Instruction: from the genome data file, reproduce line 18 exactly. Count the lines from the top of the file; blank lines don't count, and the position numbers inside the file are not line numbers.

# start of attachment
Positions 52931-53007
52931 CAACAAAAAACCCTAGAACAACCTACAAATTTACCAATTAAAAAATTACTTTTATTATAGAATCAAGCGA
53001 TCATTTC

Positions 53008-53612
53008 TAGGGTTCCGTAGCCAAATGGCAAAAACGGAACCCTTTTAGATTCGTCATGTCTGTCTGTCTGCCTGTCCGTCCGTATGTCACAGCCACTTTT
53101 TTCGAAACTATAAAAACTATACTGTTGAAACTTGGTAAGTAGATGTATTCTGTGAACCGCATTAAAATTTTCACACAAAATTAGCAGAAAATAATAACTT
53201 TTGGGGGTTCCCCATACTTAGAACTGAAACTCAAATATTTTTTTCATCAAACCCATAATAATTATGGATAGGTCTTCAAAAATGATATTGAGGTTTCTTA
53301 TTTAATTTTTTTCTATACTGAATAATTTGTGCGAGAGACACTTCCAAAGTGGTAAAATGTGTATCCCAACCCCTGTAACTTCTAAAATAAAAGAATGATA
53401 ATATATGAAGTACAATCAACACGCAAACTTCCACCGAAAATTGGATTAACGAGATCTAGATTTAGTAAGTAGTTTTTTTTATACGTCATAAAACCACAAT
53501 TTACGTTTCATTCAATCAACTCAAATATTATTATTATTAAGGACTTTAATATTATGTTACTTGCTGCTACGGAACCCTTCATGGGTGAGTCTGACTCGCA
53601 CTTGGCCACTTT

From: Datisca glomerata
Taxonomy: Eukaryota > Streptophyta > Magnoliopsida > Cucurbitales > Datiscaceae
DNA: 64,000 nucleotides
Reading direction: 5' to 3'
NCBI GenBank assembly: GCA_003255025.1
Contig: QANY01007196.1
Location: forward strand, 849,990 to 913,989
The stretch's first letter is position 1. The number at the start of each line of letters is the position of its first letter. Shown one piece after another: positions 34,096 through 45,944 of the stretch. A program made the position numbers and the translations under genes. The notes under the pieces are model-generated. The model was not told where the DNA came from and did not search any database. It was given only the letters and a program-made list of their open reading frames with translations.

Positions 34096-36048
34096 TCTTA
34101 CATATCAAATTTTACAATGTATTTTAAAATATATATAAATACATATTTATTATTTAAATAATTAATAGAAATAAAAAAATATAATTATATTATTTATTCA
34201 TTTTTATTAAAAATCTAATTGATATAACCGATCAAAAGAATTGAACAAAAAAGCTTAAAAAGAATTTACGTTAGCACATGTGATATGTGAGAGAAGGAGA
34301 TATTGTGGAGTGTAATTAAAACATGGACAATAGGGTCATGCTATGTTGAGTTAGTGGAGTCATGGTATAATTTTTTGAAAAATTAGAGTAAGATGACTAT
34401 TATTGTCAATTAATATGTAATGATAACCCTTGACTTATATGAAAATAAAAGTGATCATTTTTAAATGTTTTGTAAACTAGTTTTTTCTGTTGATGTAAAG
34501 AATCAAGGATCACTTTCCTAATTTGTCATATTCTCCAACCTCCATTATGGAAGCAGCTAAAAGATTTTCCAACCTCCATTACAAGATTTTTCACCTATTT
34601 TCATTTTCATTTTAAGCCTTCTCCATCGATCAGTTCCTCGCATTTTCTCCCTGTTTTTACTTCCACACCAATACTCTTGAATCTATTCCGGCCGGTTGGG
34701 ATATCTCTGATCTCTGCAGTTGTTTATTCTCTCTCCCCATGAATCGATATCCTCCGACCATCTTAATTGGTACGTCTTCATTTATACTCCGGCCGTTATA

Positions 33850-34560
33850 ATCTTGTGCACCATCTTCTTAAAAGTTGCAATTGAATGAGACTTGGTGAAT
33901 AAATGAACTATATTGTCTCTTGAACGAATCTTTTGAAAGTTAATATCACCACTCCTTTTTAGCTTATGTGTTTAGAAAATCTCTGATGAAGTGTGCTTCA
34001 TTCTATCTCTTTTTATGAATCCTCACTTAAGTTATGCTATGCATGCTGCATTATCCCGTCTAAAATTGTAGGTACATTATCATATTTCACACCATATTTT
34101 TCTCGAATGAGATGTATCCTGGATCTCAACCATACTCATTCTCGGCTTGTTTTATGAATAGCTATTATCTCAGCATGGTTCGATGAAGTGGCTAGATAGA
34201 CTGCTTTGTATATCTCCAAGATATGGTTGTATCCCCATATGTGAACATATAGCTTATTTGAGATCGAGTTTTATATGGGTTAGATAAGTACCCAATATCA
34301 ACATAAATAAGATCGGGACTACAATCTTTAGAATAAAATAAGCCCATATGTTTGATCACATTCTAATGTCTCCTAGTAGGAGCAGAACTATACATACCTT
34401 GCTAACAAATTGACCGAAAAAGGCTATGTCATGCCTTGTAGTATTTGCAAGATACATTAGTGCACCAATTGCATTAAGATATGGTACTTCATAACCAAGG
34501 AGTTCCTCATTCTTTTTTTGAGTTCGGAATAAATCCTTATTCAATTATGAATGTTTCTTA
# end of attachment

Location: forward strand, 849,990 to 913,989